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Funding News - Sleep and Sleep Disorders Research Sought

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  • The information on this page is for historical and research purposes only.
  • For the most current NINDS funding announcements, please see the NINDS list of Active Funding Initiatives or Follow Us on Twitter for the latest funding news.

The National Institute of Neurological Disorders and Stroke (NINDS) invites grant applications for research on sleep and sleep disorders. This announcement is made together with 12 other components of the National Institutes of Health (NIH).*

An estimated 70 million people in the United States suffer from sleep problems, and more than 50 percent of them have a chronic sleep disorder. Each year, sleep disorders, sleep deprivation, and excessive daytime sleepiness add approximately $16 billion to the cost of health care in the U.S. and result in $50 billion in lost productivity. Despite substantial scientific progress in both clinical and basic science related to sleep and its disorders, there remains the challenge and the need to better understand the functions of sleep, to better understand and treat disorders affecting sleep, and to explain the nature of human physiology during wakefulness and the individual stages of sleep.

Topics of research interest include, but are not limited to: neurobiology and functions of sleep and neurochemistry of sleep/wake generating systems from fetal life across the full age spectrum, including molecular, biochemical, anatomic, and physiologic investigations; exploration of the physiologic basis for the restorative function of sleep in maintenance of health; methods to measure sleep, circadian physiology, and sleepiness across the age spectrum, including methods used in the home; interventions to help children and adults adapt to the sleep disturbance associated with homes, hospitals, critical care settings, and nursing homes; studies of normal human sleep phenotypes and the normal range of variation in children, adults, and the aged (including racial and ethnic disparities), and quantitative assessment of sleep variables such as duration, sleep stage distribution and sleep quality; and studies of sleep problems and disorders in children related to chronic maternal use of alcohol, cigarette smoking, and narcotic drugs.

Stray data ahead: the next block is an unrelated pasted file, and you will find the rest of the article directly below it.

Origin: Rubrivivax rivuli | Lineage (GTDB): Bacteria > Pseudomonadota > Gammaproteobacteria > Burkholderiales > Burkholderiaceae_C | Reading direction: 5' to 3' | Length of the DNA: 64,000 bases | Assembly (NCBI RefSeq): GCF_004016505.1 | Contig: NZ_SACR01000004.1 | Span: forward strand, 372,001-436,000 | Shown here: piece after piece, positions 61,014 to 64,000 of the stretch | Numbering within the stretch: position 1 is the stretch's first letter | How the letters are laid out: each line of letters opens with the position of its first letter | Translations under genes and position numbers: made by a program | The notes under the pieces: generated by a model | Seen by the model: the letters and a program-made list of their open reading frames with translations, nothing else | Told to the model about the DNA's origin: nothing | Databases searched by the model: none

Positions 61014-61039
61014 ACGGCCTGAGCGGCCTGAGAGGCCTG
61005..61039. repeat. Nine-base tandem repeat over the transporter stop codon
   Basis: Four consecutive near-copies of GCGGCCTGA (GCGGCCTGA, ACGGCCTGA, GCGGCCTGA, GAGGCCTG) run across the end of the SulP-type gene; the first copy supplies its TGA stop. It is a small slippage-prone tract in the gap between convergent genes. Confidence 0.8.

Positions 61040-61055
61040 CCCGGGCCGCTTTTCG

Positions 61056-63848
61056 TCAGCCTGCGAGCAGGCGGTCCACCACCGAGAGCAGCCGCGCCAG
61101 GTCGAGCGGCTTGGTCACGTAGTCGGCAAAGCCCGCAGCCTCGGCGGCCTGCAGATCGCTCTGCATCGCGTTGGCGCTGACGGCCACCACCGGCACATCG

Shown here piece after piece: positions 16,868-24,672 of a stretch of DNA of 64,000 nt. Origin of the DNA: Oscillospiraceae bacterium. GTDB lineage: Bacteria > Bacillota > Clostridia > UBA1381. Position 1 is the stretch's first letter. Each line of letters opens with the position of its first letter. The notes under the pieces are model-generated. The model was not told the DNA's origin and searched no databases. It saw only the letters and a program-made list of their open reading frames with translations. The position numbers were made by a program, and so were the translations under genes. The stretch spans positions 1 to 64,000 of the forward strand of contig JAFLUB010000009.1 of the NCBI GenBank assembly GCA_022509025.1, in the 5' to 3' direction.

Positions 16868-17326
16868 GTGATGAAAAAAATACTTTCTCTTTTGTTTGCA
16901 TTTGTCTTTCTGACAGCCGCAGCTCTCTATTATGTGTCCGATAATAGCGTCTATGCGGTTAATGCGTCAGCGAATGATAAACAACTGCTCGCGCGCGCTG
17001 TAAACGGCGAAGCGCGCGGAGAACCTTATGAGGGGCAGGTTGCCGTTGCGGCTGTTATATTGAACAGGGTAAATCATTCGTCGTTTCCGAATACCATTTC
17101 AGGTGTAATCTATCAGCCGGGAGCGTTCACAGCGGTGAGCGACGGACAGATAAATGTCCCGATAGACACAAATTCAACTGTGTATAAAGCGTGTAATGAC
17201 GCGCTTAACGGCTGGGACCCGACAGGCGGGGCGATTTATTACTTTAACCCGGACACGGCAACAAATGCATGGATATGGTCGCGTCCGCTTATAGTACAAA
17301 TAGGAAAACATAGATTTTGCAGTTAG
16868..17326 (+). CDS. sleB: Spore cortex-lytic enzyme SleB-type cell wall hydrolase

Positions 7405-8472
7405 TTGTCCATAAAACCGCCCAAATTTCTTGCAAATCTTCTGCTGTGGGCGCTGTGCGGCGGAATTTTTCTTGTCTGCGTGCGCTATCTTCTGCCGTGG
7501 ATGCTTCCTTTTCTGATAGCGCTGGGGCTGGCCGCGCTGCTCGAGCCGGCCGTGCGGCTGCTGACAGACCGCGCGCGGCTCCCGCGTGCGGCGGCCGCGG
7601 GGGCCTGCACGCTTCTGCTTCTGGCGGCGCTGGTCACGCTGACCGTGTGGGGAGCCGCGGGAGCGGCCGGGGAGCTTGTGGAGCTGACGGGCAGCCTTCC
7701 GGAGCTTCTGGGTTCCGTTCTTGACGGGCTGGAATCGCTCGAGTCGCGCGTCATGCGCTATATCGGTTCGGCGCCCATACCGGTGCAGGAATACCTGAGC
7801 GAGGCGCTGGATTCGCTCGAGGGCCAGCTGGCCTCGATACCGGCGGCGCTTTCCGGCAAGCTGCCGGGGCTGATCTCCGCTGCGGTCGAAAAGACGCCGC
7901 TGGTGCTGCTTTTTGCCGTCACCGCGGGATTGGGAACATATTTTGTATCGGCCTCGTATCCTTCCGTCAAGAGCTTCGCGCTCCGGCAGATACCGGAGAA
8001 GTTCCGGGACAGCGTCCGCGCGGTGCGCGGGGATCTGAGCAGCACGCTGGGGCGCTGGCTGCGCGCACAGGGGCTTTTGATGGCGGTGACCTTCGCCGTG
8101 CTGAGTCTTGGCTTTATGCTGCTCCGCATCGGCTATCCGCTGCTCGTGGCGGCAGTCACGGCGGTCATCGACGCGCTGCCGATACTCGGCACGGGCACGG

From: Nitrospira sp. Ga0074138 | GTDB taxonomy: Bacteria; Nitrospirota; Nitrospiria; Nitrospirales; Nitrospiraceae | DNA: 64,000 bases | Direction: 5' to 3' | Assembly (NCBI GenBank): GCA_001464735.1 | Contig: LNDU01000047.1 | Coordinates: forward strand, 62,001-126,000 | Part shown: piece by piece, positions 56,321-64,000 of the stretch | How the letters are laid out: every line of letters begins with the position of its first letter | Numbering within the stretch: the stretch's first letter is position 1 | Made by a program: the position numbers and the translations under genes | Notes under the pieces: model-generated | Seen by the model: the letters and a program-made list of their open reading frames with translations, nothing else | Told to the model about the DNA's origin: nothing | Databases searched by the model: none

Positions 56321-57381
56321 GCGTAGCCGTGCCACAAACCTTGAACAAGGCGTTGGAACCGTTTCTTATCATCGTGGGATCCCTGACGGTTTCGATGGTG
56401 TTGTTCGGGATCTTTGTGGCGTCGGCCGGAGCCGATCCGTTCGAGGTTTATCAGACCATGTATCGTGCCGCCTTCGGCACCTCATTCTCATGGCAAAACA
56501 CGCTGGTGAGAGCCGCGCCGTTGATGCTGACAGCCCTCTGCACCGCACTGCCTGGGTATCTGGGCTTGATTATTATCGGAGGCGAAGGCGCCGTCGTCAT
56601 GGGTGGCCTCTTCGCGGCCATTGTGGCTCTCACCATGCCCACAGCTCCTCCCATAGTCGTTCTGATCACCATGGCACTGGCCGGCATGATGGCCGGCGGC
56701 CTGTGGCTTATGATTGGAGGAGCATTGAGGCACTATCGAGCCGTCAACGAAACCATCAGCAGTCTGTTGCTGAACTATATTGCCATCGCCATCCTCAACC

For more information, potential applicants should contact Dr. Merrill Mitler, Program Director, Systems and Cognitive Neuroscience Cluster, NINDS, Neuroscience Center, 6001 Executive Boulevard, Room 2116, Bethesda, MD 20892; telephone: 301-496-9964; fax: 301-402-2060; e-mail:

*For a full list of supporting NIH components and a more detailed description of this announcement, please visit the NIH web site at: